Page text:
At about this point I realise that there was no point in trying to grasp all the points being made mainly because the points being made were ‘wishy washy’ to say the least. Therefore I just scan the text and tables until I got to the summary and key messages.

If I was hoping that those doing the research and compiling the report had managed to ‘pull a rabbit out of the hat’ – I was too be disappointed.

Rarely have I seen such a weak conclusion with neither  positive or negative points being made – in other words there was not really a real conclusion made – just a summary of data.

So I moved on to the key messages – surely the whole point of this research would be justified here?

I was wrong – see for yourself . (pg 49 of the report)

Some key messages to be drawn from these findings are that:

  1. Keeping child: adult ratio low can help to reduce the likelihood of poor quality care amongst childminders
  2. Professional development can improve the quality of care provided by childminders
  3. Efforts should be made to encourage childminders to stay in the profession where they provide reasonably good quality as high quality is associated with more years of experience.

It say just before these key messages;

Nonetheless, this study has provided strong evidence identifying a number of aspects of childminding that are associated with higher quality early education that can be influenced by policy


In my opinion words such as ‘can’ and ‘associated with’ are very convincing.

As it happens I do agree with points 1 and 2 above, but I would be using more convincing words, and suggesting that more  data was needed (so a bigger sample of childminders so as to be more representative of the sector)

However point three left me speechless – surely things like training, CPD, peer support and so on are more effective in improving quality rather than just the passage of time? I am sure that they do mean improved quality is associated with training and so on, but that is not how it reads.

Maybe it is just me, and others will find more positive data and information, and therefore feel this research and report were worth the time, effort and cost.

Posted September 11, 2015 by psw260259 in My thoughts on current childcare issues

4 responses to “Study of Early Education and Development (SEED): Study of the quality of childminder provision in England

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  1. I thought FCCERS was supposed to be used for childminders, as ECCERS is for group settings? I’m not too familiar with either, I just think that using a tool developed for group settings is not likely to work in home settings. I also don’t think that in their original form these are optimised and validated for England? Again, I don’t think the US version is 100% appropriate.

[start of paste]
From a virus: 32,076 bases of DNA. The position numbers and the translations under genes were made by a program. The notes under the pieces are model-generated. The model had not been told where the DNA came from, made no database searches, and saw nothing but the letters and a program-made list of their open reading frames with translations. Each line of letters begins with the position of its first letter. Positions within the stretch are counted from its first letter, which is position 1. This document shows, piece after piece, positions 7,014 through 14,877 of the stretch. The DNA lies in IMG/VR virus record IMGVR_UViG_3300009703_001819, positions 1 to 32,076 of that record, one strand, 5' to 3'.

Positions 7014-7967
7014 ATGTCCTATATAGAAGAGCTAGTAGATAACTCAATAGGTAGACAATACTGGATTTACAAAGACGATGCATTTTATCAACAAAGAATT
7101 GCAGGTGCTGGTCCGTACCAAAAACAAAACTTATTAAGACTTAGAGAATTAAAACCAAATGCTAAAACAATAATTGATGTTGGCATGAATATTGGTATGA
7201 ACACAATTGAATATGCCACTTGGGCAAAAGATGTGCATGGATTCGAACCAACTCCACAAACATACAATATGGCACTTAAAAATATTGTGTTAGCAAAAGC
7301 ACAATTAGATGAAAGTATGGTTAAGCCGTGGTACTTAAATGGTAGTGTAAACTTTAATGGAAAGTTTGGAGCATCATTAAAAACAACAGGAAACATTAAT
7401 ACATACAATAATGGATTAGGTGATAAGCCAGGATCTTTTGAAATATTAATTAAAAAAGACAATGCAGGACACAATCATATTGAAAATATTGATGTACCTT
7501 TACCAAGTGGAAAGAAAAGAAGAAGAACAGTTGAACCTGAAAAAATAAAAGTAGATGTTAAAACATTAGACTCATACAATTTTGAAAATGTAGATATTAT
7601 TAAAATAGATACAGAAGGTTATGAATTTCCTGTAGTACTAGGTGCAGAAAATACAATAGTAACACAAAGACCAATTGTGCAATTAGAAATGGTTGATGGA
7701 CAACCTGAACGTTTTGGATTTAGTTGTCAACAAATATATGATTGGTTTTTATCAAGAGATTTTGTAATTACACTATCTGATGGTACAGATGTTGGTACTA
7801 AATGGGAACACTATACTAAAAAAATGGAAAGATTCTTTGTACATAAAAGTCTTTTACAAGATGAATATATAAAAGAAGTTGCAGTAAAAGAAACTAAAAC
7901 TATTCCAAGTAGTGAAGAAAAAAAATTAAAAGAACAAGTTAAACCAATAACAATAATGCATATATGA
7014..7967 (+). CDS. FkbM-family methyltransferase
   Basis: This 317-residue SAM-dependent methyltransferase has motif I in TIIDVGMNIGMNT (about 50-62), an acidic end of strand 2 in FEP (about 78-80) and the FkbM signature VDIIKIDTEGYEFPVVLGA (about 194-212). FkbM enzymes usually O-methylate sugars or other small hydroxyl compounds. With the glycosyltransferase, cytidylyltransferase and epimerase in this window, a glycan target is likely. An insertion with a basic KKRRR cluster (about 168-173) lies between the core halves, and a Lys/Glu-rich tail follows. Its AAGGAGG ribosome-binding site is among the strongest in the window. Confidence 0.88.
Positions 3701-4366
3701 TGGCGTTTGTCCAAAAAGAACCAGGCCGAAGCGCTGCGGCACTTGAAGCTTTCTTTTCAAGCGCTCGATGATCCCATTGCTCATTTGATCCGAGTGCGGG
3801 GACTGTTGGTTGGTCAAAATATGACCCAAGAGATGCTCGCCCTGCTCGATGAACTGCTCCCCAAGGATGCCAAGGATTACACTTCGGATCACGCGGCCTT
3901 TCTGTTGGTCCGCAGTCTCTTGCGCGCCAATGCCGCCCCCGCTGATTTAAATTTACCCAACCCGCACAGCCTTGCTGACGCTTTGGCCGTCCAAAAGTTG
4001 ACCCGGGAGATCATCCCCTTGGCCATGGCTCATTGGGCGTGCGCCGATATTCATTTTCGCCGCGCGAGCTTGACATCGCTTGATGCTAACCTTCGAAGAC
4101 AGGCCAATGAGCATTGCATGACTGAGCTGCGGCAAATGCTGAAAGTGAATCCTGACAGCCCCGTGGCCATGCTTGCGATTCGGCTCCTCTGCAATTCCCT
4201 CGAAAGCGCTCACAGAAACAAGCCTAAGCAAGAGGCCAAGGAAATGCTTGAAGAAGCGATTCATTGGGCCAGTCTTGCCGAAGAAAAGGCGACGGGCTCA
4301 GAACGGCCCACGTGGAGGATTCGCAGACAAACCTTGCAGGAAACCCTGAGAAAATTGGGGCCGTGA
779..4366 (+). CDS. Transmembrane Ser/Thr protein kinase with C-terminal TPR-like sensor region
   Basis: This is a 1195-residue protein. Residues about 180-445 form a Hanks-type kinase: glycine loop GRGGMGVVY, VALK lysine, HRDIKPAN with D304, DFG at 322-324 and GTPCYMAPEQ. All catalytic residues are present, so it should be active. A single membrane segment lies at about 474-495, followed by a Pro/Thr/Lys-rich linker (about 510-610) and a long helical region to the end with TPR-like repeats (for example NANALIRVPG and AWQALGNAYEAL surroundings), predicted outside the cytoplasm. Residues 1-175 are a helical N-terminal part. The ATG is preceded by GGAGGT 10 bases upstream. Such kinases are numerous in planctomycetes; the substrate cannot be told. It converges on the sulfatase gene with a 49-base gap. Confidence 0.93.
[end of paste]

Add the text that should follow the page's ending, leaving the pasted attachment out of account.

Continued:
• Sorry for the delay in approving this.

      You are quite right about FCCERS being the most appropriate for childminders, and about the American version

      However, I do have t admit to a typo because it was FCCERS – R that was used, I had typed Family Child Care Environment Rating Scale-Revised, in brackets by the abbreviation, but had put an E instead of a F at the beginning of that abbreviation, so my apologies.

      I do though stand by my comments about ECCERS in general, and I am very familiar with most versions including FCCERS, and I believe even FCCERS is not an appropriate tool and is too prescriptive, and not able to be adaptable to take into consideration the many individual features and limitations of family homes.

      My big question is ‘What does quality look like?’ …… but maybe that is another blog?

      • I agree with that. I have a small house, not a mini-nursery and I don’t think the experience the children have with me is worse.
        And yes please, do write about what quality looks like – I love your blog, so thought provoking
        Thank you

  2. “Efforts should be made to encourage childminders to stay in the profession where they provide reasonably good quality as high quality is associated with more years of experience”. I’ve said this elsewhere so sorry for any repetition but this is utter nonsense. I’ve know CMs achieve good or outstanding grades in their first inspection and other CMs who have been practising for a decade or more who have never achieved this. And I think you already know how I feel about ECCERS, FCCERS & FCCERS-R although I do love listening to people struggling to say FCCERS without sounding rude haha